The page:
Just in case anybody is paying attention, and my behavior plays some kind of role/has any effect on my outcome whatsoever, I’d just as soon be one more than the other. However, receiving a terminal cancer diagnosis (stage IV and let me remind you there’s no stage V) out of the blue at age 54 and a half, less than three months after burying your widowed mother, tends to upset this delicate balance. If I’ve heard it once – since my diagnosis – I’ve heard it multiple times, and from trusted, respected sources: “It’s all about you, Ken.” And when the oncology nurse sticks that needle in your arm for the first time and then hooks you up to a six-hour I.V. drip containing chemotherapy drugs “cocktailed” to poison you (kill your tumor-carrying white blood cells actually), the decision about whom to care about most, you or someone else, begins to take on a life of its own.
Controlling that other life has become one of my biggest challenges. It’s very easy to lose yourself in the midst of a metastatic malignancy when your oncologist gives you “13 months to two years” to live. For all anybody knows, it’s your attitude or even your personality that keeps you alive as your treatment ramps up. However, thinking and doing for others is extremely difficult at this time, a time when you can barely get out of bed. Chemotherapy has a way of leveling the playing field: You can’t do anything for anybody, least of all for yourself. As you begin to bounce back after your treatment (if there is an interval), you semi-regain your composure in anticipation and preparation for the next infusion. Nevertheless, before too long, the mental demons begin to take hold yet again, attempting to tear down every emotional underpinning you’ve devised. No one said it was going to be easy. In fact, one of our best friends, Lynne, a recent breast cancer survivor said quite the opposite: “Ken, this is going to be the hardest thing you’ve done.” Of course, she was 100 percent correct.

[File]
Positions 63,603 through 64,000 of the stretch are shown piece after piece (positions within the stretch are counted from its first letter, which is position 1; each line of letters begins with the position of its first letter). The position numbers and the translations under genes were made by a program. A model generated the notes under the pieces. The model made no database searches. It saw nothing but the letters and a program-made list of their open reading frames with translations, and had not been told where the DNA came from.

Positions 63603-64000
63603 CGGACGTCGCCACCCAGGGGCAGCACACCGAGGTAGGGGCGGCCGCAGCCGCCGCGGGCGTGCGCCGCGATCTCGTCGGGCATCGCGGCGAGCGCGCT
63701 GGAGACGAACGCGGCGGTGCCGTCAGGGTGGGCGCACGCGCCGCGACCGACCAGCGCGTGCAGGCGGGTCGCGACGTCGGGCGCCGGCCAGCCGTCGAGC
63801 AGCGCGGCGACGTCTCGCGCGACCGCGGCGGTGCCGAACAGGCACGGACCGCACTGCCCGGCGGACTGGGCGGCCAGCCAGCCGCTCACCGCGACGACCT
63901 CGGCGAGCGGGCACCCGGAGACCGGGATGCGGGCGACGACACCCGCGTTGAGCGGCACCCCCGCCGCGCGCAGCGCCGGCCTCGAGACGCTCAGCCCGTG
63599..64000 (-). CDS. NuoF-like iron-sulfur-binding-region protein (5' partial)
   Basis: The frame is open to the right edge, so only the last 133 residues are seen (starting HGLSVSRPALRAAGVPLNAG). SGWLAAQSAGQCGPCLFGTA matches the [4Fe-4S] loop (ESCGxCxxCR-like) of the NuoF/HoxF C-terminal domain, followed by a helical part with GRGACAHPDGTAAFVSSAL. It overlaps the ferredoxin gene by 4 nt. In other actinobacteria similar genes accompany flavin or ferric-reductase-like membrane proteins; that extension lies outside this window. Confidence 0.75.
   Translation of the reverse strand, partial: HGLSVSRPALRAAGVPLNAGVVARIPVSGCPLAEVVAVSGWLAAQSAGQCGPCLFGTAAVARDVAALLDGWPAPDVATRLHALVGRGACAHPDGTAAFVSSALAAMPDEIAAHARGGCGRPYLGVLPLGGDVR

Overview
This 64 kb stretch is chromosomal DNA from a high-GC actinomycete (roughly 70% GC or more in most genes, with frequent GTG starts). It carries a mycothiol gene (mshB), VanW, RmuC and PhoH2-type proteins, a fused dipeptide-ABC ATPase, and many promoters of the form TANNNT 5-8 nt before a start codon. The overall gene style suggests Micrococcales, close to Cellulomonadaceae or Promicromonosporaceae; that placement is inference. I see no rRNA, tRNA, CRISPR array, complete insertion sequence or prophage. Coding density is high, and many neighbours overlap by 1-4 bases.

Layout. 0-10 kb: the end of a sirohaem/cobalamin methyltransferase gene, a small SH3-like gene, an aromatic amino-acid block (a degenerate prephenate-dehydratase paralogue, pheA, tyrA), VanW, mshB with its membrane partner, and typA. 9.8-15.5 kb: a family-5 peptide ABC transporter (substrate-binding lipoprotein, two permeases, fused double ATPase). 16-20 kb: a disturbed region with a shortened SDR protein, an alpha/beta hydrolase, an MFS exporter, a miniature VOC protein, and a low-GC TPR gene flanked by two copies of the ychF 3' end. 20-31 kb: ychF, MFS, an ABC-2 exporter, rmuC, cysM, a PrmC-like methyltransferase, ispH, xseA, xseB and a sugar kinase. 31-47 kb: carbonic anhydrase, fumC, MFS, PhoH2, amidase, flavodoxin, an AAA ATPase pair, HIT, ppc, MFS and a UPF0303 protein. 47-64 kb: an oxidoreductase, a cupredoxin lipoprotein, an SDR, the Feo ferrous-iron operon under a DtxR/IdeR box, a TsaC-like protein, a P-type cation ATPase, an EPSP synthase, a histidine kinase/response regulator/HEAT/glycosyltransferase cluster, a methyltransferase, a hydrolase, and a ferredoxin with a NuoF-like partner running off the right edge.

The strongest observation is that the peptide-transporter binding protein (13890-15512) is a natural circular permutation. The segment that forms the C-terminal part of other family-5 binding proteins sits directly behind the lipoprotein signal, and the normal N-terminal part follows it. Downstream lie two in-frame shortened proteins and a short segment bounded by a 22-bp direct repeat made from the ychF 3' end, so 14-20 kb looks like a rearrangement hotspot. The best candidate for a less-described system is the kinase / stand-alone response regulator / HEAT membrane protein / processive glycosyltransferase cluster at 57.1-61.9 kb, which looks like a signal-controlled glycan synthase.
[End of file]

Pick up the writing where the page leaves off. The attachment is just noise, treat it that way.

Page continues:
Over time and over treatment, you begin to assimilate the demands: the infusions, the frequency, the doctors’ appointments, the diagnostic scans, the lab work, the side effects, the straight-on effects, the highs, the lows, the hopes, the prayers, the statistics; until it becomes, at least for me it has, sort of mundane and part of a process that takes over your life – for some very unfortunate reasons. You accept it because: it appears there are very few exceptions. Cancer rules and thinking it doesn’t is disrespectful almost and incredibly naive.
Giving respect to such a dreaded – but previous to my diagnosis, not a part of my family’s history – disease, helped guide me back to becoming more selfless and less selfish; understanding that reclaiming that dignity and integrity in this context anyway, can have a powerful effect on both myself and those around me, which in turn works back to me (the old what goes around comes around-type karma) and ultimately benefits and enhances my life. The longer I’ve survived with this diagnosis, the more characteristic of the pre-Kenny-with-cancer I’ve become. That’s not to say that I don’t occasionally slip and fall – emotionally, but now, getting up is not nearly so difficult. I’ve been there, and I’ve done that. Besides, I’m happier being me, and happiness can work miracles.